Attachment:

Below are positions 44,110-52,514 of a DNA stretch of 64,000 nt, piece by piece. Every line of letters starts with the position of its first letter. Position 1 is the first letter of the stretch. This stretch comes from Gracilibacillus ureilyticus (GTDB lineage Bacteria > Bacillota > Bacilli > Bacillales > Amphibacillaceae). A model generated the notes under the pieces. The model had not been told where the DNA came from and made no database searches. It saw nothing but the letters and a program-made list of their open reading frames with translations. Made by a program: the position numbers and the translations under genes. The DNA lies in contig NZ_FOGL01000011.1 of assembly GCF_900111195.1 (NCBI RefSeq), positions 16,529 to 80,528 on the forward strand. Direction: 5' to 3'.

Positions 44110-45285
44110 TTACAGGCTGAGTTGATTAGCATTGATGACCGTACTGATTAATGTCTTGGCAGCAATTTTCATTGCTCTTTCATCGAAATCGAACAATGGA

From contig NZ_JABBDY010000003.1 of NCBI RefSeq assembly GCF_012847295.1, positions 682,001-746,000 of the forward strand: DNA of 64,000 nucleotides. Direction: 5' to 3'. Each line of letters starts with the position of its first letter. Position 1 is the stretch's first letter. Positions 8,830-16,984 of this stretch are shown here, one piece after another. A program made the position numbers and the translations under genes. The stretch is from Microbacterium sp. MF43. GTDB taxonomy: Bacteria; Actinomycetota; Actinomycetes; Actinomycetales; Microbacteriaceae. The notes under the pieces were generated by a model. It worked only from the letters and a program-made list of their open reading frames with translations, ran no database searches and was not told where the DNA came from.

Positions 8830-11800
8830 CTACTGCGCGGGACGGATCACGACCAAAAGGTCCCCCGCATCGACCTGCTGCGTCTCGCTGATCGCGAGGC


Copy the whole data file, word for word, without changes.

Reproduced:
Below are positions 44,110-52,514 of a DNA stretch of 64,000 nt, piece by piece. Every line of letters starts with the position of its first letter. Position 1 is the first letter of the stretch. This stretch comes from Gracilibacillus ureilyticus (GTDB lineage Bacteria > Bacillota > Bacilli > Bacillales > Amphibacillaceae). A model generated the notes under the pieces. The model had not been told where the DNA came from and made no database searches. It saw nothing but the letters and a program-made list of their open reading frames with translations. Made by a program: the position numbers and the translations under genes. The DNA lies in contig NZ_FOGL01000011.1 of assembly GCF_900111195.1 (NCBI RefSeq), positions 16,529 to 80,528 on the forward strand. Direction: 5' to 3'.

Positions 44110-45285
44110 TTACAGGCTGAGTTGATTAGCATTGATGACCGTACTGATTAATGTCTTGGCAGCAATTTTCATTGCTCTTTCATCGAAATCGAACAATGGA

From contig NZ_JABBDY010000003.1 of NCBI RefSeq assembly GCF_012847295.1, positions 682,001-746,000 of the forward strand: DNA of 64,000 nucleotides. Direction: 5' to 3'. Each line of letters starts with the position of its first letter. Position 1 is the stretch's first letter. Positions 8,830-16,984 of this stretch are shown here, one piece after another. A program made the position numbers and the translations under genes. The stretch is from Microbacterium sp. MF43. GTDB taxonomy: Bacteria; Actinomycetota; Actinomycetes; Actinomycetales; Microbacteriaceae. The notes under the pieces were generated by a model. It worked only from the letters and a program-made list of their open reading frames with translations, ran no database searches and was not told where the DNA came from.

Positions 8830-11800
8830 CTACTGCGCGGGACGGATCACGACCAAAAGGTCCCCCGCATCGACCTGCTGCGTCTCGCTGATCGCGAGGC